- Pichai added that AI has the potential to improve billions of lives
- He also said that a good regulatory framework will consider safety, explainability, fairness, and accountability
Alphabet and Google CEO Sundar Pichai has called for AI regulation in order to govern how this technology is being leveraged. In an opinion published in UK’s Financial Times, Pichai noted that “artificial intelligence needs to be regulated.” According to him, companies cannot just build technology and “let market forces decide how it will be used.”
He also noted that history is full of examples of how technology’s virtues are not guaranteed. He cited how the internal combustion engine led to the growth of travel and caused more accidents. In the recent past, the internet’s reach was cited making it easier for misinformation to proliferate.
Safety, explainability, fairness, and accountability
He also put down some starting points and guidelines. This included that international alignment will be critical to making global standards work. He added that Europe’s GDPR came as “strong foundation.” He added that good regulatory framework will consider safety, explainability, fairness and accountability. This will require developing the right tools in the right ways. According to him, sensible regulation has to take a proportionate approach that will balance potential harms, especially in high-risk areas with social opportunities.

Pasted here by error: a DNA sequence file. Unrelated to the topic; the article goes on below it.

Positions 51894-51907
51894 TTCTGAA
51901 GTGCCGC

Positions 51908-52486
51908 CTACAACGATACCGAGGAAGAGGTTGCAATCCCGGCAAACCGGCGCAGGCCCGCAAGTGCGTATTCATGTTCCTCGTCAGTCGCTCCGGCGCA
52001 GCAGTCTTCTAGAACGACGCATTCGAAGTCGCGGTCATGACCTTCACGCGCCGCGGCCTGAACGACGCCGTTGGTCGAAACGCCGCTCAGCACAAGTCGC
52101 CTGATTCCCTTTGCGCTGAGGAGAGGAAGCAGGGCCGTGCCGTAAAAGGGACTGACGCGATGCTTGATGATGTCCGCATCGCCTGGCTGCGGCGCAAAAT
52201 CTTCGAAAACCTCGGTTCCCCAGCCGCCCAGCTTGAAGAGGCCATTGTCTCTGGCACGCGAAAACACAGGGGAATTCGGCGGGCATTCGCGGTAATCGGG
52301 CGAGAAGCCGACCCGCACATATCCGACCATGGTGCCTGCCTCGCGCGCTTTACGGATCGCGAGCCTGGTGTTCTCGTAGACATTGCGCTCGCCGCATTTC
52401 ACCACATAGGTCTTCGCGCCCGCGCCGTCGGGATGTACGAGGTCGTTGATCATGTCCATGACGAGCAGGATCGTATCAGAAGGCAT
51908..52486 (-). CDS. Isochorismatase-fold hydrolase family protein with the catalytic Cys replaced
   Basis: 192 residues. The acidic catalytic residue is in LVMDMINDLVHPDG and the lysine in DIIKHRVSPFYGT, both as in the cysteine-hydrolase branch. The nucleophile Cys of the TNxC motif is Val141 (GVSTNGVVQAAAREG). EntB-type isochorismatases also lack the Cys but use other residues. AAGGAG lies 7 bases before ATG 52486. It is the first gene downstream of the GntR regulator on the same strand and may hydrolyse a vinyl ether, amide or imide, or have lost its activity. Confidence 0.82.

He also noted how existing medical frameworks can be good starting points for devices like AI-assisted heart monitors. Self-driving cars will require governments to establish appropriate new rules that consider all relevant costs and benefits. He added that the health area is something that Google Health and Alphabet’s Verily are actively working on. For the self-driving cars, Waymo already operating a commercial ride service in Phoenix.
AI has the potential to improve billions of lives
He also said that Google wants to be a helpful and engaged partner to regulators. It will offer expertise, experience, and tools to navigate through issues together. He ends the editorial by saying that AI has the potential to improve billions of lives and the biggest risk may be failing to do so. He stated that by ensuring that AI is developed responsibly in a way that benefits everyone, future generations can be made to believe in the power of technology.